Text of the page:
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GROUP DYNAMICS & PROJECT MANAGEMENT. Sus Lundgren. Why this lecture?. Generations(!) of MDI/ID-students have requested it Even if most of you’ve already worked in groups at the uni… …most of you were in very homogenous groups. The life of a group: six stages. 1) Initial stage

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why this lecture
Why this lecture?
  • Generations(!) of MDI/ID-students have requested it
  • Even if most of you’ve already worked in groups at the uni…

…most of you were in very homogenous groups

the life of a group six stages
The life of a group: six stages
  • 1) Initial stage
    • Insecurity, curiosity, showing off
  • 2) The honeymoon
    • Intense communication and bonding
  • 3) The ”we”-stage
    • Roles and means of communication are being established
    • In groups with more than seven members, sub groups emerge
    • Diversity is seen as a strength
the life of a group six stages1
The life of a group: six stages
  • 4) Conflict stage
    • Irritation, less praise, aggression, envy
    • Diversities are annoying
    • Group pressure builds up
  • 5) Plateau stage
    • Fatigue, resignation
  • 6) The effective stage
    • Unity, everyone working well towards the same target
    • Tranquility, pleasure in one’s work, satisfaction
    • Remains until conditions change…
one aspect of roles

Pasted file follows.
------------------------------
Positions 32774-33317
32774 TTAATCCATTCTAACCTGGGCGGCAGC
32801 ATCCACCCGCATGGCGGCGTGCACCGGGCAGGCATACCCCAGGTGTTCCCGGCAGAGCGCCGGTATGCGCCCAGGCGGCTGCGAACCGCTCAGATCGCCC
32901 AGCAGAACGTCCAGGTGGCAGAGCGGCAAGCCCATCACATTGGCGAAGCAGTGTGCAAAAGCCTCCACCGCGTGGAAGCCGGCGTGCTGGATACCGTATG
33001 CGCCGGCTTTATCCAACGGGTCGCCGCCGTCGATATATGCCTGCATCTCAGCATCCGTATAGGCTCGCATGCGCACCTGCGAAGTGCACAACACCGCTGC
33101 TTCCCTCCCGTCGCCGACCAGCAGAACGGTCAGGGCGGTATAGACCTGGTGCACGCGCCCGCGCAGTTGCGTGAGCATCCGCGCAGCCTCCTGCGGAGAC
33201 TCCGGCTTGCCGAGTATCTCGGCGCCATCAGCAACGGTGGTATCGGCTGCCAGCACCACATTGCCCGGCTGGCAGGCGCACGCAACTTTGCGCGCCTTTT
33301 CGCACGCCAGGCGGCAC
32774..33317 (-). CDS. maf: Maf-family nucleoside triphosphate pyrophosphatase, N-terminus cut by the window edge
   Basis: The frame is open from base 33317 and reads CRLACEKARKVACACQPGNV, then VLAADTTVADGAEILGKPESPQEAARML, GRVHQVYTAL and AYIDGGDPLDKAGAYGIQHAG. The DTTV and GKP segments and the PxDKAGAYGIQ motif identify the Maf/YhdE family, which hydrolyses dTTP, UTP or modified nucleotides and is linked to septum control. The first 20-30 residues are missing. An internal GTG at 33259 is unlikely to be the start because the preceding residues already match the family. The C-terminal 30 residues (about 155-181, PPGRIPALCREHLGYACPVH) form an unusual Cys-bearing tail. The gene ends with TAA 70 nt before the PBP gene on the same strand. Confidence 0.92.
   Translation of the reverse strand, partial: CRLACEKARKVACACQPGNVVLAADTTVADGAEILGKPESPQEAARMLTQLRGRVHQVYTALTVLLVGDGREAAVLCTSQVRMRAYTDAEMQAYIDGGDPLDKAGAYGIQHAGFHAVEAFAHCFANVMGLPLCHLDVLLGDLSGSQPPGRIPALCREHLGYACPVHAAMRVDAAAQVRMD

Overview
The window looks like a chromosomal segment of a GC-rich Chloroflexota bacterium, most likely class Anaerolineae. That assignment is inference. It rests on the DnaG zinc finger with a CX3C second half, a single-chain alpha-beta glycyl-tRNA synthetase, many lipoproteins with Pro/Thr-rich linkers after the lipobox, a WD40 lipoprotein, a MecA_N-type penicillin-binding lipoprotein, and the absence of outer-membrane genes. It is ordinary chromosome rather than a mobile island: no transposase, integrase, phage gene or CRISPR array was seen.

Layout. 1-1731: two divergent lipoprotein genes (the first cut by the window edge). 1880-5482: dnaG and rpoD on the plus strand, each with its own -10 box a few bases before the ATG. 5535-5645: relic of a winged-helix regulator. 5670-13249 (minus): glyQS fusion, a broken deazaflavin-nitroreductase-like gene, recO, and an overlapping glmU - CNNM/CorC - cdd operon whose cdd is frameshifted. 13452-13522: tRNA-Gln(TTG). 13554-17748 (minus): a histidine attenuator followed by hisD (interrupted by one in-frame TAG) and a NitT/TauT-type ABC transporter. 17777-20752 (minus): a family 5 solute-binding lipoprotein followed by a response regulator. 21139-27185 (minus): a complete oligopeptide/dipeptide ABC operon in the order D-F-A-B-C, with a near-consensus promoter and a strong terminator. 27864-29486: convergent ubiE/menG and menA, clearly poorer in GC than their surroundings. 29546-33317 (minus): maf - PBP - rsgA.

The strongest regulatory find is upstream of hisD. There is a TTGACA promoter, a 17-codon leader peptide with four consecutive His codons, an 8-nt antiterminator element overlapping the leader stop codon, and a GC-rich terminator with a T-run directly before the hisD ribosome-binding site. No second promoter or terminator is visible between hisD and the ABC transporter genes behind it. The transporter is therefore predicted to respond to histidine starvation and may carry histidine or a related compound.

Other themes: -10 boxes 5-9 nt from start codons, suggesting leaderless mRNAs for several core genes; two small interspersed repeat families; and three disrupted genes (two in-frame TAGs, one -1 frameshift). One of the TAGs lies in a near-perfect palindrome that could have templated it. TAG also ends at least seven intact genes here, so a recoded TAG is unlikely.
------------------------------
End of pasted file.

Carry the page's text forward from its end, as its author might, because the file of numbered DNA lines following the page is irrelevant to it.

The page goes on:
One aspect of roles…
  • Members of a group have task-related roles
    • System architecturer
    • Programmer
    • Database programmer
    • Designers
      • Interaction designers
      • Graphic designers
    • Project leader
    • Technical Project Leader
    • Technical writer
another aspect of roles
Another aspect of roles
  • Members of a group also have roles related to “behaviour”/personality
  • There are various theories on how to describe personalities…
    • Cattell Personality Inventory (16 PF), pairs of attributes (intovert-extrovert, submissive-detemined, exact-creative etc.)
    • Belbin
  • … and numerous tests
belbin s team roles
Belbin’s team roles
  • Meredith Belbin and his colleagues have spent years studying team work in an experimental environment
  • They have defined eight team roles
    • Coordinator (calm, confident, controlled)
    • Plant (creative, unorthodox, non-practical)
    • Implementer (conservative, dutiful)
    • Shaper (extrovert, dynamic, pushing, provoking)
    • Monitor/Evaluator (analytic, strategic, dry)
    • Team worker (sensitive, mild, indecisive, caring)
    • Resource Investigator (curious, communicative)
    • Completer-Finisher (thorough, perfectionist, anxiuos )
team roles teams
Team roles &teams
  • Each of us have a primary and a secondary role, etc.
  • Well-working teams consist of people with many different roles
    • One- or two-role teams are hardly ever functional
  • A person sometimes acts as his or her secondary team role, if it is missing in the group
    • If the team is smaller than eight, some members may act out both their primary and secondary roles
  • The ideal team size seems to be 4-6 people
the industrial project
The Industrial Project
  • Unfortunately there’s a widespread distrust between programmers and designers, leading to numerous conflicts
  • Obvious reasons are
    • Time planning: designers are normally busy during the beginning of the project, programmers in the end
    • The client: There are always misunder-standings leading to redesign  new code
    • User tests: These also cause redesign and might annoy not only the programmers…
the industrial project1